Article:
Good news for the Insurance Industry

As we are always out and about speaking to Insurance Companies, MGA’s and Surplus Lines Brokers we have recently been hearing a positive outlook about the Insurance market.   Now it looks like there is some actual numbers to back up what we have heard.  I have included the article below and you can view it here as well.

P&C Insurers Report Slight Underwriting Gain in Q3-Alex Vorro

While it’s not necessarily reason for insurers to throw up their hands and crack open the champagne, a preliminaryreview by SNL Financial of Q3 statutory financial data for U.S. property/casualty insurers found modest improvement in underwriting profitability and additional stabilization through realized and unrealized capital gains.

With data available for nearly 88% of expected P&C filers, the industry (excluding financial and mortgage guarantor companies) is on pace to report a $536.0 million underwriting gain in Q3 2009, an encouraging sign when compared to the $7.7 billion loss the industry experienced during the same period in 2008, SNL says. Losses and expenses totaled $93.7 million, down from $107.2 million at this time last year. The loss ratio, defined as losses and LAE (loss adjustment expense) to net premiums written, fell by nearly 9 percentage points to 71.7%.

“Fortunately for P&C insurers, there was no Hurricane Gustav or Ike this season,” said Jon Wright, director of the insurance group at SNL. “With the economy still weak and premiums written dropping off further, it was very fortunate that catastrophic losses were minimal. The soft market has to continue at this point with an industry seemingly flush with surplus capital.”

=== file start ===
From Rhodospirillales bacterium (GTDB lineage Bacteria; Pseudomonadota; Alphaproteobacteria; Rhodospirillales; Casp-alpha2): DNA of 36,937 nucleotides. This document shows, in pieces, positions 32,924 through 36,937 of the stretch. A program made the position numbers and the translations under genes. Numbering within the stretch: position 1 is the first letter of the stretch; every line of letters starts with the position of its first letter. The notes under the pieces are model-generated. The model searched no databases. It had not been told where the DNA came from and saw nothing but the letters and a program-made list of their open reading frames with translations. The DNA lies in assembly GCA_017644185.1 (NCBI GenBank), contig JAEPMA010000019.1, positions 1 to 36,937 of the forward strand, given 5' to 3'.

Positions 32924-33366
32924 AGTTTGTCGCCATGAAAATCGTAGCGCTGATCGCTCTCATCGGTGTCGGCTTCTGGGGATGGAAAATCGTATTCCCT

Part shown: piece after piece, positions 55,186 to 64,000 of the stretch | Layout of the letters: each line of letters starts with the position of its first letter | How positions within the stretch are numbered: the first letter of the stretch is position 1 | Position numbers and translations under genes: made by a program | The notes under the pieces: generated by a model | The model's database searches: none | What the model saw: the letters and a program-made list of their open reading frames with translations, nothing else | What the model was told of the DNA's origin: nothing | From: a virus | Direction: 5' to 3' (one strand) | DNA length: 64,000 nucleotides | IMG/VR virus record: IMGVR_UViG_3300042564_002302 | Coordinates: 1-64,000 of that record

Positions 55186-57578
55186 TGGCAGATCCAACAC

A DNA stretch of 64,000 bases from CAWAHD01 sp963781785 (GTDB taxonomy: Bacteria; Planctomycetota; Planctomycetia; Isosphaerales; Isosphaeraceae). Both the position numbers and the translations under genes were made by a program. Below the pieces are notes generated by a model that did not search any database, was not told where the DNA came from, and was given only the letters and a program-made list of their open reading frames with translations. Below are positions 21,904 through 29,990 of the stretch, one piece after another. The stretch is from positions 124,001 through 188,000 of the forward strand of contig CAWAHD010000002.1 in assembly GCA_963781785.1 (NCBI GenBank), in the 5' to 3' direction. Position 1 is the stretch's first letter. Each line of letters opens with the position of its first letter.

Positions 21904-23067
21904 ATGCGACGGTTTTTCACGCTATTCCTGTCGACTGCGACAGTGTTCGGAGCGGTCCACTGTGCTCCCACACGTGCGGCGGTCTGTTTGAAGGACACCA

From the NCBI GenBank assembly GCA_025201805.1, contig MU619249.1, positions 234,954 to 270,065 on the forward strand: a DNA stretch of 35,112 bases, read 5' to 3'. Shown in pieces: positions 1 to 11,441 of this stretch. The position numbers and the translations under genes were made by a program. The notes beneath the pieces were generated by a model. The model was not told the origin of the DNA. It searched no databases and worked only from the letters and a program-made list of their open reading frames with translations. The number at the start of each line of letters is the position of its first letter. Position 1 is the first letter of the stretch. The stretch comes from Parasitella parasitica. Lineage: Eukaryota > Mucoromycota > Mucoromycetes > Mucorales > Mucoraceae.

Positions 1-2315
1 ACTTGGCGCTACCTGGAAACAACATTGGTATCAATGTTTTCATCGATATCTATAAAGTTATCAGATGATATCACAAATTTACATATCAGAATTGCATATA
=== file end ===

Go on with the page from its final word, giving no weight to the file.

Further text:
The combined ratio for Q3 2009 was 99.1%, and realized capital gains topped $458.8 million, an improvement compared to 107.4% and losses of $6.7 billion, respectively, for Q3 2008. However, overall profitability was tempered by a decline in net premiums earned, down 5.2% year-over-year.

From InsuranceNetworking.com

What to look for in an Inspection Company

At RSI, we want to make sure that you get the most out of any inspection company that you use. Granted, we would like you to work with us, but even if you don’t we want to make sure you ask the right questions from any company that you work with and make sure that you get the right answers. We’ve posed a list of questions that you should start out by asking any inspection company that you work with.

• How accurate are the reports? How much detail do they have?

An inaccurate report or incomplete report can cost your company tens of thousands of dollars or more.

• Can they customize your reports?

It’s important that if there is special request you have, that you can get what you need. Make sure that the company you work with has the flexibility to get you the information you need.

• Do they have a complete online web system? Can you order track and retrieve all your work from an easy to use website?

You should be able to order, track and receive the information instantly at your finger tips any time you want it. Having an online system will make you more efficient and save you time and money.

• Can they provide you with national coverage with inspectors that have regional knowledge?

It is important that if you have an out of state inspection that you work with a company that can cover you, yet still have inspectors with knowledge of the region and industry.

• How experienced is their staff?

You want to make sure the company that you work with has a lot of experience in the industry. You want to make sure both the staff and inspectors understand what is needed. They are an extension of your company. They are who the insured interacts with. They must be professional.

• If there are any issues, how quickly do they get resolved?

No system or process is perfect. There is bound to be a time when an error occurs. You want to make sure that the company has a solid track record of making corrections quickly.

• Are they licensed?

In the state of California, inspections companies need to be licensed as a private investigator. If you use a company that is not licensed, your company may held liable.

You need to be comfortable with the inspection company that you use. They are an indirect extension of your company. You need to be sure that they represent you properly and get you all of the information you need, when you need it, and in the format that suits you. If you have any questions please give us a call at 1-800-541-5496 or e-mail us here or at info@rsireports.com